Sunday, January 27, 2013

The Vignette



In my post on Goodhue last week, the vast majority of the drawings were vignettes, that is, drawings that trailed off before reaching the edge of the paper or border.

In Wikipedia “vignette” is defined as ‘a word that originally meant "something that may be written on a vine-leaf"’.   The Compact Oxford English Dictionary* (2nd edition, 1989) agrees with the vine derivation, but traces it back to the French Vinet, “A running or trailing ornament or design in imitation of the branches, leaves or tendrils of the vine, employed in architectural  or decorative work.”   The specific definition in the Oxford English is “…any embellishment, illustration or picture uninclosed in a border, or having the edges shading off into the surrounding paper, …”.

Vignettes have been around as long as humans have drawn on flat surfaces.  Paleolithic man did not worry about borders and edges when painting on the cave walls of Lascaux, and doodles have been found in the margins of ancient manuscripts.  Artists have always sketched on a page with no thought for completion and 
framing, as with Borromini’s sketch of St. Carlo alle Quattro Fontane.


However, the vignette as a specific technique is cotemporal with the invention of printing and the use of small wood block or copper engravings.  Thomas Bewick for instance, was a master of the wood block in the late 18th century (and here he very topically has provided a grape vine).


Goodhue was a master of the vignette.  If you haven’t checked out the post on his life and work, it is here.


In no way was Goodhue alone in using the technique.  Beaux Art style books were full of vignetted architectural details, such as those in the Petits EdificesHistoriques by Antonin Raguenet (1897).  Here are sculptural details from the Church de Lepine in France.


There were many talented artists recording the ancient architecture of Europe in the late 19th and early 20th century.  Samuel Chamberlain sketched any number of now forgotten townhouses and farmsteads in Europe during the Victorian Era.  Below is his view of the Gateway on the Chateau at St. Pierre sur Dives.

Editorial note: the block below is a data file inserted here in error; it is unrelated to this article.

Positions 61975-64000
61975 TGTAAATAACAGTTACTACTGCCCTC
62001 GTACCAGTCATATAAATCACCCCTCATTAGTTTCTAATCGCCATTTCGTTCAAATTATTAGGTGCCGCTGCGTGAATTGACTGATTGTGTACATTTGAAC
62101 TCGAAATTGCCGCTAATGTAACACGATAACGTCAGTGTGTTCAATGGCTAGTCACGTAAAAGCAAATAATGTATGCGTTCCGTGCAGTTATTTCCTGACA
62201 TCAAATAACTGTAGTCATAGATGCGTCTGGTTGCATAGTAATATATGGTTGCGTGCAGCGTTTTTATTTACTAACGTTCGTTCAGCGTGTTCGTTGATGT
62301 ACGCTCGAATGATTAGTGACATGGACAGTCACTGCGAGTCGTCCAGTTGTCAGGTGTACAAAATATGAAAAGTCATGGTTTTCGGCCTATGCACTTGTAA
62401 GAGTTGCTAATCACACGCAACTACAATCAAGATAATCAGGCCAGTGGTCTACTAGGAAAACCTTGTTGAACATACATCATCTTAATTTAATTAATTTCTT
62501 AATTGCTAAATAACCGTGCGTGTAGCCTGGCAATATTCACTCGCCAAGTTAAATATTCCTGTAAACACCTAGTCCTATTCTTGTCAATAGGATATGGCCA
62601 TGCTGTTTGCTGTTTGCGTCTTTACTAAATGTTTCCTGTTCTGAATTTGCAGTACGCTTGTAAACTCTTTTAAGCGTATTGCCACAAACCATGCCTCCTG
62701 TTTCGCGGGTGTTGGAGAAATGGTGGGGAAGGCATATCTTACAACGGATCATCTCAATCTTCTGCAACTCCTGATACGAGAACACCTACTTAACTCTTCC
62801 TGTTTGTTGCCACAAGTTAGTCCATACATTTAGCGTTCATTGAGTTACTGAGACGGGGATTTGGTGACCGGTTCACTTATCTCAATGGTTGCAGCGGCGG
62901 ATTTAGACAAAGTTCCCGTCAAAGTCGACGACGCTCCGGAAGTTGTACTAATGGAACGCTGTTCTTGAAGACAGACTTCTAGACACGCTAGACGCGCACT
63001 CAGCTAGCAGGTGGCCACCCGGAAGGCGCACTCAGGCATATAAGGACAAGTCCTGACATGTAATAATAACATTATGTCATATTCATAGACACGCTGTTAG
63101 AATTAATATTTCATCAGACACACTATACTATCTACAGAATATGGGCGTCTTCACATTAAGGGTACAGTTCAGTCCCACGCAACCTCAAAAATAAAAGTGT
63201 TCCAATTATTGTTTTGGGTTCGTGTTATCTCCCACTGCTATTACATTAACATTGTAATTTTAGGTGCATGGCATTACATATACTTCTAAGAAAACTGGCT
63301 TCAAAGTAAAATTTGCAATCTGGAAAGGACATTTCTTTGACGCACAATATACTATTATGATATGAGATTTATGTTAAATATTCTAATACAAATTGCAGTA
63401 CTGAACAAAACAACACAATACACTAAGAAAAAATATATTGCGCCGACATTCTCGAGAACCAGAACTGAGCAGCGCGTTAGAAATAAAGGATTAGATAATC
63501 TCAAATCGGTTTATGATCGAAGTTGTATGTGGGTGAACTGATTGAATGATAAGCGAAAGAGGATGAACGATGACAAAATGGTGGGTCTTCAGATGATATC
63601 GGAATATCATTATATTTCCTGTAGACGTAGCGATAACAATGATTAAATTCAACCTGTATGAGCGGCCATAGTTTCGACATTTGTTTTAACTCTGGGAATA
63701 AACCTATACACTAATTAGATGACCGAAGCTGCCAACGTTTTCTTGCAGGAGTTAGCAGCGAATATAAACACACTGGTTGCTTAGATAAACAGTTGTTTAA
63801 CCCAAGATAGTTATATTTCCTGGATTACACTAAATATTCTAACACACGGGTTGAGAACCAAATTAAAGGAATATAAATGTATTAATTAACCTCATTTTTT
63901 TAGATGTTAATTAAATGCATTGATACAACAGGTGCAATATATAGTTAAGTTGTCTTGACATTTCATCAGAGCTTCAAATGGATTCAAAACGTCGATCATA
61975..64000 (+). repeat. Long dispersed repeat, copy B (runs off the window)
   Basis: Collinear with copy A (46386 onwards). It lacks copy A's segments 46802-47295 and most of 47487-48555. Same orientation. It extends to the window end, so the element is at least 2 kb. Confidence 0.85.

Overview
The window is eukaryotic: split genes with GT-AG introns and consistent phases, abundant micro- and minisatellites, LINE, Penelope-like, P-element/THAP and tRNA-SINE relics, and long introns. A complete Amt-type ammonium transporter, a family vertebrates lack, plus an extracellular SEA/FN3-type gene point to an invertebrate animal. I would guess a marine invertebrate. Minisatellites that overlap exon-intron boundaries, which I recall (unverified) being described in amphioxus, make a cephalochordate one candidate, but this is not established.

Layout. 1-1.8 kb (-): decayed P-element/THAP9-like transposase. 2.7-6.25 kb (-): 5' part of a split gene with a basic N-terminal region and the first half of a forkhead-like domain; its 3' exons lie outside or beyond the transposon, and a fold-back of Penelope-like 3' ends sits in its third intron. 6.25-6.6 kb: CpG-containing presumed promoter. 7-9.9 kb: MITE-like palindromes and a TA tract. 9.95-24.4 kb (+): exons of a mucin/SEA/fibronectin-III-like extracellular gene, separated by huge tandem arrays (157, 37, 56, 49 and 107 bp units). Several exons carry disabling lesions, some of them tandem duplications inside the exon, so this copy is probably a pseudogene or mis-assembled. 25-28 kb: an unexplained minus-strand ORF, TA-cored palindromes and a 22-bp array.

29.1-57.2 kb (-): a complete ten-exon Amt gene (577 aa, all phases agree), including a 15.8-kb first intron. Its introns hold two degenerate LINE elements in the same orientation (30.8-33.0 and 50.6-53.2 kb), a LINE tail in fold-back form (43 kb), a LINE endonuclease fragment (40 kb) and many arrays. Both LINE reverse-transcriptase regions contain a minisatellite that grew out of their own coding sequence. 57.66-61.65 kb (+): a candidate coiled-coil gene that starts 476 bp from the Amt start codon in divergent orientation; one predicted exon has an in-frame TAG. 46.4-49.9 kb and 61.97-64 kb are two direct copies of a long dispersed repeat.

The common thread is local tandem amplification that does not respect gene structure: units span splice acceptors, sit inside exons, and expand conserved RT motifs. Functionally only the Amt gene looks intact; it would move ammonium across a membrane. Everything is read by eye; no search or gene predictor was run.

Run of the mill public buildings also got the stylish vignette treatment of the time.  The post office in Pottsville, Pennsylvania (about 30 miles west of my house) was illustrated with surprising panache by David Maginnis in 1898.


The real “golden age” for vignettes was in magazine illustration about a hundred years ago.  The “trailing ornament” in books developed into full color illustrations which brought drama to the page while becoming a part of the magazine layout.  Saul Tepper was only one of the talented artists who excelled at this.  His painterly portrait below tells a story with an erotic palette.


Charles Shelden’s painting of the ballerina Hilda Butsova (born Hilda Boot in Nottingham, England) is both realistic and abstract.


As with sketches of architectural details, any torso study is essentially a vignette.  In this drawing, as in most of my work, I try to walk the fine line between 2D and 3D; between paper and flesh.


A quick sketch will naturally fit the “unfinished” description, as with this sketch from a trip to France decades ago.


Or, the vignette can be studiously designed for the effect it produces on the paper, as with this drawing of Amiens Cathedral.


Architectural illustrators still use the vignette occasionally.  This watercolor of Canadian Martyrs Church by Ron Love, is both a fascinating vignette, and a beautiful study in color balance.


The aerial below, of a guest ranch in Montana by Ric Heldt, presents the idea of open space and wild scenery with a minimal touch.


The vignette is not a technique that works for every job.  Most paintings are completed to the edge specifically because they will be framed.  Vignettes are by their nature art with a light touch; they are suggestive, accommodating and often shy.  But they have their place; a well conceived vignette can be a spectacular tour-de-force of the hand.  Next time you have a pencil drawing that seems overdone, lay another sheet over the offending work and redraw the essential parts in ink.  Then step back and add only as much as strikes your fancy from a distance.  Knowing when to stop is the key.  Trusting your eye is, as always, a necessary gamble.  But you may be surprised by the result.


*The Compact Oxford English Dictionary is a very large book with microscopic type, just barely readable with a magnifying glass.  No wonder I need glasses.  Is there no sacrifice I will not go to for this blog?

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